Time over Money
At the start of the year, I set a goal to post more frequently to this blog. I’ve done a poor job. I’ve been very active on other platforms like Twitter and Instagram, have done nothing with Tumblr and have posted only infrequently on this blog since the start of the year. I have yet to master the art of short – but still meaningful – posts. Perhaps I can still salvage my goal.
A recent article by Kevin Kelly caught my attention and I found myself wanting to add more than just 140 characters to the conversation. Kevin makes the claim that time is more valuable than money when traveling. I fully agree with that premise. Like Kevin, though perhaps not (yet) quite as extensively, I’ve traveled constantly over my lifetime. His quick log at the start of his post even resembles my own experiences in many ways. Though I haven’t (yet) walked 1,000 miles on a single trip or bicycled across the US. I did once fly to Hawaii on a door-prize win. I’ve traveled first class and been pampered. I’ve hitchhiked penniless on multiple continents and wandered for months across country borders with no destination and only a return ticket several months away. I was once robbed in a small train station where everything of value was taken and I was grateful because the only valuable items to me, my journals of prior 6 months, were viewed as worthless papers.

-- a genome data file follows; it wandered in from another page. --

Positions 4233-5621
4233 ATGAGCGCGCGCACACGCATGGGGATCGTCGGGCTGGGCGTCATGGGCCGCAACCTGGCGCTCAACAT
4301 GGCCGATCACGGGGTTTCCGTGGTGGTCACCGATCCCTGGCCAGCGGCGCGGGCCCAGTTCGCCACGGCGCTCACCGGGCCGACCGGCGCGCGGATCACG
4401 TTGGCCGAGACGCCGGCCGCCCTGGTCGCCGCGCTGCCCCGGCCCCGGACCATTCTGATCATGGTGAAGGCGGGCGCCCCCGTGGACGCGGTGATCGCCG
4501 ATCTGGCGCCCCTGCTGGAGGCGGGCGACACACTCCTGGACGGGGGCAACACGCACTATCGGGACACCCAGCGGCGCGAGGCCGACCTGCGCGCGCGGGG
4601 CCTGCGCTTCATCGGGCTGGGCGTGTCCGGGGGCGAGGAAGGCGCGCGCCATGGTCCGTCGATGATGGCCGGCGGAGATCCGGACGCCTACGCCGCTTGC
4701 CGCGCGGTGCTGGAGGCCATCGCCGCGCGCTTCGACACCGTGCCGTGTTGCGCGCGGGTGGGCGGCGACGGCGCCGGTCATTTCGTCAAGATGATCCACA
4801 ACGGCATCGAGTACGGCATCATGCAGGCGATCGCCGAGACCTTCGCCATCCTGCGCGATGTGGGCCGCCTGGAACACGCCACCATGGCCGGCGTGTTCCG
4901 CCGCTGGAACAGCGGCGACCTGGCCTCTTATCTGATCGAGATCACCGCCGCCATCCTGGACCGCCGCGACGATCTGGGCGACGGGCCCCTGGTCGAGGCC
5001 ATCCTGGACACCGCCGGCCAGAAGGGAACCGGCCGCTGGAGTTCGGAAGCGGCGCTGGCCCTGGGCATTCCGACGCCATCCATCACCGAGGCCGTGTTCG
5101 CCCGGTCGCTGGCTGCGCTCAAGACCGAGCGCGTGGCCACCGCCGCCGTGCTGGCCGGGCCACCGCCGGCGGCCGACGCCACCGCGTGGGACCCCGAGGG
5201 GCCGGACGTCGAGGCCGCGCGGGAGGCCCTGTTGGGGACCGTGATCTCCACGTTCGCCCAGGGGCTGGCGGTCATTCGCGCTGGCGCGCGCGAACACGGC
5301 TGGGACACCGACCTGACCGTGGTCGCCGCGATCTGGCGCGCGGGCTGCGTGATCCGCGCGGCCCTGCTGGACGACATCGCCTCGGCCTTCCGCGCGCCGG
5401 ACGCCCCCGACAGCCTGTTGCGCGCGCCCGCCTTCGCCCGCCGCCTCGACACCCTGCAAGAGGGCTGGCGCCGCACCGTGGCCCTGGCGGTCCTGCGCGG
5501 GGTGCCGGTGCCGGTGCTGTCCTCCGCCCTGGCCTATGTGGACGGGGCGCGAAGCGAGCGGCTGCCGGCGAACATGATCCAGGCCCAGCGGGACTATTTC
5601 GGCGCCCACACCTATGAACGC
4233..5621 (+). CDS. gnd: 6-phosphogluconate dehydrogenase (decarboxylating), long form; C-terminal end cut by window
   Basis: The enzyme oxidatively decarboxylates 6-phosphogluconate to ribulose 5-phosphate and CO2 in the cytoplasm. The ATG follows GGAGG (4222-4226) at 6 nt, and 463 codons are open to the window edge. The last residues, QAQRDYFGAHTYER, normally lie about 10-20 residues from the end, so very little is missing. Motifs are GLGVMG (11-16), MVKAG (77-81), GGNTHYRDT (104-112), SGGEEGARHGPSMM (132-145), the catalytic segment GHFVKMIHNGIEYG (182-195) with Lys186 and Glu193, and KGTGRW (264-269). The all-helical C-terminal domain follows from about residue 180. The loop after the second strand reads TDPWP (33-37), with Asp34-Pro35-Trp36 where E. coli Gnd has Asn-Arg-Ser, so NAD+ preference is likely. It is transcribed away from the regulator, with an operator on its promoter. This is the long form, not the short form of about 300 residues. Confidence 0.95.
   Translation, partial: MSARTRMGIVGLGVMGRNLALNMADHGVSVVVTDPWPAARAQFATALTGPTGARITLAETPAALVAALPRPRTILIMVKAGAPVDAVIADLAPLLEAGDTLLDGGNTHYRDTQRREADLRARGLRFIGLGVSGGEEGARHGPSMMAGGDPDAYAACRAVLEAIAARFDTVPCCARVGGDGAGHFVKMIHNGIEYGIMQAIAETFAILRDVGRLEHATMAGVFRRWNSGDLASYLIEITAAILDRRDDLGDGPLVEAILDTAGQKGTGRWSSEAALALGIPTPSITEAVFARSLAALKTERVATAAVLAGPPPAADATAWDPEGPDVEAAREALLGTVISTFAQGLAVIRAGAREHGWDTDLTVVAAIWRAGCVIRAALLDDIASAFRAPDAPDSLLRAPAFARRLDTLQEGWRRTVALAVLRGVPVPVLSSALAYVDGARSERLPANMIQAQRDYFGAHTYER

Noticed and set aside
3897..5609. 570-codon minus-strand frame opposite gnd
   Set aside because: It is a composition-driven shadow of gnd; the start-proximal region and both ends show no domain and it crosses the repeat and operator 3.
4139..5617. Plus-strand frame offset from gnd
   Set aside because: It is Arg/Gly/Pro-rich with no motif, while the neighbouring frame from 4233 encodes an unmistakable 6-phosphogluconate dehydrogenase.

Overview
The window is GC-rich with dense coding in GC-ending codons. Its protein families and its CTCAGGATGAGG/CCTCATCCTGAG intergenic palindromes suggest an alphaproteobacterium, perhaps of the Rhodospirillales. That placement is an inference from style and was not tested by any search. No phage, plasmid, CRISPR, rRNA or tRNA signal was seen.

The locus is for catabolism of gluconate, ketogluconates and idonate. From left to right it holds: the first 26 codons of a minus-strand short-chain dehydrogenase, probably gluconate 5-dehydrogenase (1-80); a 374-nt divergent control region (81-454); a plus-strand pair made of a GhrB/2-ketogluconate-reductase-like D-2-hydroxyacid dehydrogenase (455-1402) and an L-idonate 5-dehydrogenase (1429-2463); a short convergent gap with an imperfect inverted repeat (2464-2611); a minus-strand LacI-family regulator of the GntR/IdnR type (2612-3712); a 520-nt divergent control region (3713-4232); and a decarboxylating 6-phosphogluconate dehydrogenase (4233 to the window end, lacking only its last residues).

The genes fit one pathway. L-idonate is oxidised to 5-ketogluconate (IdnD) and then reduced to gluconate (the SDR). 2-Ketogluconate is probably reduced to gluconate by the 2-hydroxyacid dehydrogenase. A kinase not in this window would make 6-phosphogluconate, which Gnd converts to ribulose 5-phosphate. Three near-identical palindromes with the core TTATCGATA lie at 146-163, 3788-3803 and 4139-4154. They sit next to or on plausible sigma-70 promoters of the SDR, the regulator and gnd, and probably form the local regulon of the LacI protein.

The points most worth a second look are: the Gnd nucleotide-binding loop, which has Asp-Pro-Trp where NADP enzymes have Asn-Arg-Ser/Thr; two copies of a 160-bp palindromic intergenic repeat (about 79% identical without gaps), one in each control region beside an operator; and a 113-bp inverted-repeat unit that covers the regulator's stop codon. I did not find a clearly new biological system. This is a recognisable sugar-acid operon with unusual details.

As the son of an Army Officer (hoorah), I grew up moving around. Growing-up, a small sign hung in our kitchen that read: “Home is Where the Army Sends You.” Home for me included multiple locals on two continents before I was 18 and I followed by adding several more in the few decades since.
In many ways travel defines me and I’m extremely lucky to have a day job that allows me to travel. And when I travel – especially to far-off locations where I’ve never been – I always try to take a few extra days to get lost. Like Kevin, I believe it is far better to have more time than money. As Kevin writes:
When you have abundant time you can get closer to core of a place. You can hang around and see what really happens. You can meet a wider variety of people. You can slow down until the hour that the secret vault is opened. You have enough time to learn some new words, to understand what the real prices are, to wait out the weather, to get to that place that takes a week in a jeep.
Unfortunately today I have more money than time. But when I travel, I try to use money to get me where only time matters. And then I watch and wait.